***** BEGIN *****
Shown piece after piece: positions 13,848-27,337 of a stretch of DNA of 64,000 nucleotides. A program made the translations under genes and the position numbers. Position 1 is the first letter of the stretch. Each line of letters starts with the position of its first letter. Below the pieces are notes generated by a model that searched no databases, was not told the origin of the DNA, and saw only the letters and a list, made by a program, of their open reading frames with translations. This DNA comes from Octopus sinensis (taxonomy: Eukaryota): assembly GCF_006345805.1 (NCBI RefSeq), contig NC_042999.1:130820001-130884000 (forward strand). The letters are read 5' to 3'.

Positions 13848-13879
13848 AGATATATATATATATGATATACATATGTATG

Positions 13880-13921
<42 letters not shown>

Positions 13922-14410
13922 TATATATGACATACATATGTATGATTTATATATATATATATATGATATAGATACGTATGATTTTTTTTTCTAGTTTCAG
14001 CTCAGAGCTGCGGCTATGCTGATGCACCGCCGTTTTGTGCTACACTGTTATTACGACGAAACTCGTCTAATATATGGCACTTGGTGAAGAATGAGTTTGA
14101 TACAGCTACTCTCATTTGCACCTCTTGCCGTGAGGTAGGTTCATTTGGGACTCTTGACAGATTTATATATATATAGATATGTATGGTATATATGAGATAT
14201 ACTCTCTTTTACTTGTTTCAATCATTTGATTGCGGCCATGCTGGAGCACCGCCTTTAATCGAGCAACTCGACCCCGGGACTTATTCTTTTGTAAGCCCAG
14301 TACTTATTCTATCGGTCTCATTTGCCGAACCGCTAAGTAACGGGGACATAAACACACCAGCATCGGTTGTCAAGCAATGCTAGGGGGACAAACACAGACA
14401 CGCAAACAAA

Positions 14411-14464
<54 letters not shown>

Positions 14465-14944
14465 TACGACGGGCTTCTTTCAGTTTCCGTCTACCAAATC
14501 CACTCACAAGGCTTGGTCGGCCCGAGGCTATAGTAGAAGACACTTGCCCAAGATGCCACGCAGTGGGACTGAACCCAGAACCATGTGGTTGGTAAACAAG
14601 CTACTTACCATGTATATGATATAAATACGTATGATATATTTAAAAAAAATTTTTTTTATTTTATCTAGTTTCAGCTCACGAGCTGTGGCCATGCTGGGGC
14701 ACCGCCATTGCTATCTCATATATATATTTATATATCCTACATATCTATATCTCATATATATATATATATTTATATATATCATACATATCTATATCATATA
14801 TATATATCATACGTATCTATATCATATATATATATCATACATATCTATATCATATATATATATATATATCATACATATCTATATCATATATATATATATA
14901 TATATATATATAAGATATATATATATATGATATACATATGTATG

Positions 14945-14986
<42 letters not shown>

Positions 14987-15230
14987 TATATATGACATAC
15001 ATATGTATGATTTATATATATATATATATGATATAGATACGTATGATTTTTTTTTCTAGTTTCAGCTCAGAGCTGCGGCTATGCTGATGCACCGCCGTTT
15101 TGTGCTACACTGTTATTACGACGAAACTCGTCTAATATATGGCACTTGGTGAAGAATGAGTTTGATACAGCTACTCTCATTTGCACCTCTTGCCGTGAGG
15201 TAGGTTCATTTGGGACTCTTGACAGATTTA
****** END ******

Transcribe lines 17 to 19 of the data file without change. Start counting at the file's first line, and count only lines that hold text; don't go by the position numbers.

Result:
14501 CACTCACAAGGCTTGGTCGGCCCGAGGCTATAGTAGAAGACACTTGCCCAAGATGCCACGCAGTGGGACTGAACCCAGAACCATGTGGTTGGTAAACAAG
14601 CTACTTACCATGTATATGATATAAATACGTATGATATATTTAAAAAAAATTTTTTTTATTTTATCTAGTTTCAGCTCACGAGCTGTGGCCATGCTGGGGC
14701 ACCGCCATTGCTATCTCATATATATATTTATATATCCTACATATCTATATCTCATATATATATATATATTTATATATATCATACATATCTATATCATATA